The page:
“You could see he was like the star,” Harris said.
Now, Harris and Rodríguez are two of the game’s top center fielders – as rookies. The pair could be the National League and American League Rookie of the Year winners after this season. They are talented players as is, but to be doing this as rookies? Unbelievable.
Harris and Rodríguez debuted around a month-and-a-half apart, with Rodríguez breaking camp with the Mariners and the Braves calling up Harris in late May. Harris signed a long-term extension about two weeks before Rodríguez received one from the Mariners. Their teams are positioned to make the postseason, with them playing huge roles. Both are 21 years old.
They share a common respect for one another.
“You see the deal he got,” Harris said of Rodríguez’s contract, which includes $210 million guaranteed and could max out as the most lucrative in MLB history at $470 million. “That shows the kind of player he is.”
“He’s a really good player,” Rodríguez said of Harris on Friday, adding that he was excited to watch the Braves’ young center fielder play this weekend.
These two rookies are competitors this weekend, but they lead a charge together: As the game progresses, with some of its stars aging, Harris and Rodríguez are prepared to lead the youth movement. This sport boasts Mike Trout and Mookie Betts and Bryce Harper and more, but eventually they will retire. Eventually, Harris and Rodríguez will be among the stars of the next generation.
“It really shows what the future can be,” Harris said. “Just us two, and there’s way more in the minors, like hidden gems, that can have the same impact, if not better, I believe. If they get their chance, they can show a lot of the fans, and they can change a lot of organizations, honestly.”
“I feel like there’s a lot of young talent,” Rodríguez said. “I feel like everybody can see that right now because there’s a lot of young players impacting the game, helping their team in their chase for getting to the playoffs. There’s a lot of young players impacting the game right now.”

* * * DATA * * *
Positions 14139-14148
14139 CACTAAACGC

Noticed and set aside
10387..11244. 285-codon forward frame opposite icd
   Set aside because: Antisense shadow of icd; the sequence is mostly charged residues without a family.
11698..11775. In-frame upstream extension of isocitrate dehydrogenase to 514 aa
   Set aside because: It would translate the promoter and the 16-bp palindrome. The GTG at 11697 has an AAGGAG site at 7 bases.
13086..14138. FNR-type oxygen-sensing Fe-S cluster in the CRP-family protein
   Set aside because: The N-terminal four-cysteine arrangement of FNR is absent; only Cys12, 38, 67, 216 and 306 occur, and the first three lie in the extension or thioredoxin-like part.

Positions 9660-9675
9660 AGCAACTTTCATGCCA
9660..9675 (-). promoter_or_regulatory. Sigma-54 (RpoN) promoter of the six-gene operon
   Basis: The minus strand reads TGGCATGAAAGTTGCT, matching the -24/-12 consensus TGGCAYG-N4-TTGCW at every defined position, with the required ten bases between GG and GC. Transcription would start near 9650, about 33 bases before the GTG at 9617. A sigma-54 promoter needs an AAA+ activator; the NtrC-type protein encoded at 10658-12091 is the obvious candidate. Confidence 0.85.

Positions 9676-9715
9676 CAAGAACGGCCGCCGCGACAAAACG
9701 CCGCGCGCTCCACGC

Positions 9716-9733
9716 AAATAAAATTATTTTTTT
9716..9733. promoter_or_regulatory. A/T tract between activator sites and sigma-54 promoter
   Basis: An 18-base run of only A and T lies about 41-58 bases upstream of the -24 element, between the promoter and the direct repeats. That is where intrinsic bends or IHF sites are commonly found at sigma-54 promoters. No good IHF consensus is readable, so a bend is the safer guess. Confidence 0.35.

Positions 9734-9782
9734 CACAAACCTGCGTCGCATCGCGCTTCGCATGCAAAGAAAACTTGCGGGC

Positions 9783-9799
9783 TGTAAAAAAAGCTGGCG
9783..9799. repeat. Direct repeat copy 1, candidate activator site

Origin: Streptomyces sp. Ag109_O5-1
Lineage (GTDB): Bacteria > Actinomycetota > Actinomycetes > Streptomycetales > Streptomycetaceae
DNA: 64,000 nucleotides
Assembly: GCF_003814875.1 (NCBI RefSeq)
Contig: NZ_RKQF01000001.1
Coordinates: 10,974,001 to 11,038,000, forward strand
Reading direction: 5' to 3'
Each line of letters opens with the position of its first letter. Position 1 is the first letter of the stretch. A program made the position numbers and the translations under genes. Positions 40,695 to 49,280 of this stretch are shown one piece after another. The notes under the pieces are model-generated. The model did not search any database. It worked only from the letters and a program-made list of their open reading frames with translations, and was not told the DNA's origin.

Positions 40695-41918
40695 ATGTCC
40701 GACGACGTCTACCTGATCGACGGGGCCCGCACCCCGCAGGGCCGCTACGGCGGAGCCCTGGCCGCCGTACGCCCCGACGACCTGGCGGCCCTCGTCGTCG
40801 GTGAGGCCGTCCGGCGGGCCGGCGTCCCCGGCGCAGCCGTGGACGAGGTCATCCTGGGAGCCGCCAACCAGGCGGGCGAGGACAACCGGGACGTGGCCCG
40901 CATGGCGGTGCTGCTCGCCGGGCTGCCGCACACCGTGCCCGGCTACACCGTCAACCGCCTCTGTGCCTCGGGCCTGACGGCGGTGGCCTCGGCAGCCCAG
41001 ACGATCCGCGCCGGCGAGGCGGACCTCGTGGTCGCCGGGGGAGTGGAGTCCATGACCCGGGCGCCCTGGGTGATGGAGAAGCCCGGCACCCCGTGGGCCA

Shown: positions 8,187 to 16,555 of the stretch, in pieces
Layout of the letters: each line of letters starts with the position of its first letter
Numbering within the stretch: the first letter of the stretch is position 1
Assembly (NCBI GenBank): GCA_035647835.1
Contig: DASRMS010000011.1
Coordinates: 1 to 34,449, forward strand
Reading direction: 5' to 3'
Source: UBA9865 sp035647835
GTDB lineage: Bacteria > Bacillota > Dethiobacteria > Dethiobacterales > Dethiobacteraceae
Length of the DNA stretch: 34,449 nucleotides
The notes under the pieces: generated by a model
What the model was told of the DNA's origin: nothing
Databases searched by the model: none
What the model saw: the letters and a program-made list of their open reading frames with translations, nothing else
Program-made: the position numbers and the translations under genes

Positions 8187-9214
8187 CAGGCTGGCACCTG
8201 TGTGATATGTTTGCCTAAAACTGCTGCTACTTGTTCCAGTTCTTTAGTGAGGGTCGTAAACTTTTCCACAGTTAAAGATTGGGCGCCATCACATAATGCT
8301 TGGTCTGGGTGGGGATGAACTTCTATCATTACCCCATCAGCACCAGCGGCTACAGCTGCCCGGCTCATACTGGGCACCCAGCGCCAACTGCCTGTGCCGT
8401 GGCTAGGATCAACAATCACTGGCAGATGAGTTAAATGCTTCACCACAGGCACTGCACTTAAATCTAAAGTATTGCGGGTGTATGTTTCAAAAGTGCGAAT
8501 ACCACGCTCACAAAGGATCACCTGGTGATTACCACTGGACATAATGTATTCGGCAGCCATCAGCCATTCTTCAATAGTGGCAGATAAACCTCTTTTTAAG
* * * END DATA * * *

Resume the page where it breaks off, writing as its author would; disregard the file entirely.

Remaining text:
Entering Saturday, Harris led all NL rookies with a .312 batting average, an .897 OPS, 16 home runs, 52 RBIs and 16 stolen bases. Yes, he ranks first in all of those categories. He has completely changed the Braves, giving them a dynamic center fielder who impacts the game in many ways.
The Braves began rolling at the beginning of June. It is no coincidence that they called up Harris days before this run.
“Obviously, he’s doing a great job,” Rodríguez said. “I’m excited to see another young player that comes up to the majors and is able to actually perform, and just play and have fun. It’s always good. I feel like we have a really good group coming up this year all over the place, all over the majors. It’s really exciting to see where the young group of players is going to. I feel like the future is in really good hands with us.”
Before Saturday’s game, Rodríguez ranked first among AL rookies with an .811 OPS. He also ranked first in home runs (23), while having the second-most RBIs (68) and stolen bases (24).
“All-around player,” Harris said. “It’s not just one specific thing he can do or one big weakness. He can do pretty much anything.”
The Braves and Mariners are an intriguing matchup. Both feature talented lineups, and both possess good pitching staffs. You will probably see these teams playing in the postseason, and if that happens, they could meet in the World Series.
These clubs also have talented center fielders who could be stars in the game for a long time. Not only are they good, but they are fun to watch. They are fan-favorites, and baseball is better because of them.
“I feel like both of us, we didn’t come into the year thinking, ‘What kind of deal can I get?’” Harris said. “It’s just, ‘What can I do to help my team win as much as possible and have fun at the same time doing it?’”
Power from d’Arnaud, Contreras
Entering Saturday, catchers Travis d’Arnaud and William Contreras each had 17 home runs.
This is the second time in franchise history that two players with at least half of their games at catcher hit 17 home runs for the team. In 1965, Joe Torre homered 27 times and Gene Oliver homered 21 times for the Milwaukee Braves.
“It’s awesome,” manager Brian Snitker said. “It’s just good to have two catchers – I don’t mind playing either of them. To have two very productive guys like that is a plus. You just don’t have that all the time. Really, they’re two every-day guys that you’re splitting time with.”
As a veteran and one of the team’s leaders, d’Arnaud’s impact stretches further than the homers he has hit.
“He brings a lot of calmness and credibility,” Snitker said. “We lost him for 100 games last year, and you didn’t realize how much he meant until he comes back. I’m a lot more calm when he’s back there, I know that. I know the pitchers, they trust him, they know that he’s invested in them and what he does, and the studying and the time he puts in, the game-planning.”
Harris is on a hot streak
Harris entered Saturday with a 15-game hit streak. It is the best of his career and marked the longest active hit streak in baseball.
His run, the longest by an NL rookie this season, trails only an 18-game streak from Cleveland’s Steven Kwan for the longest streak from a rookie this season.
Harris’ streak is the longest for a Braves rookie since Freddie Freeman hit in 20 consecutive games in 2011.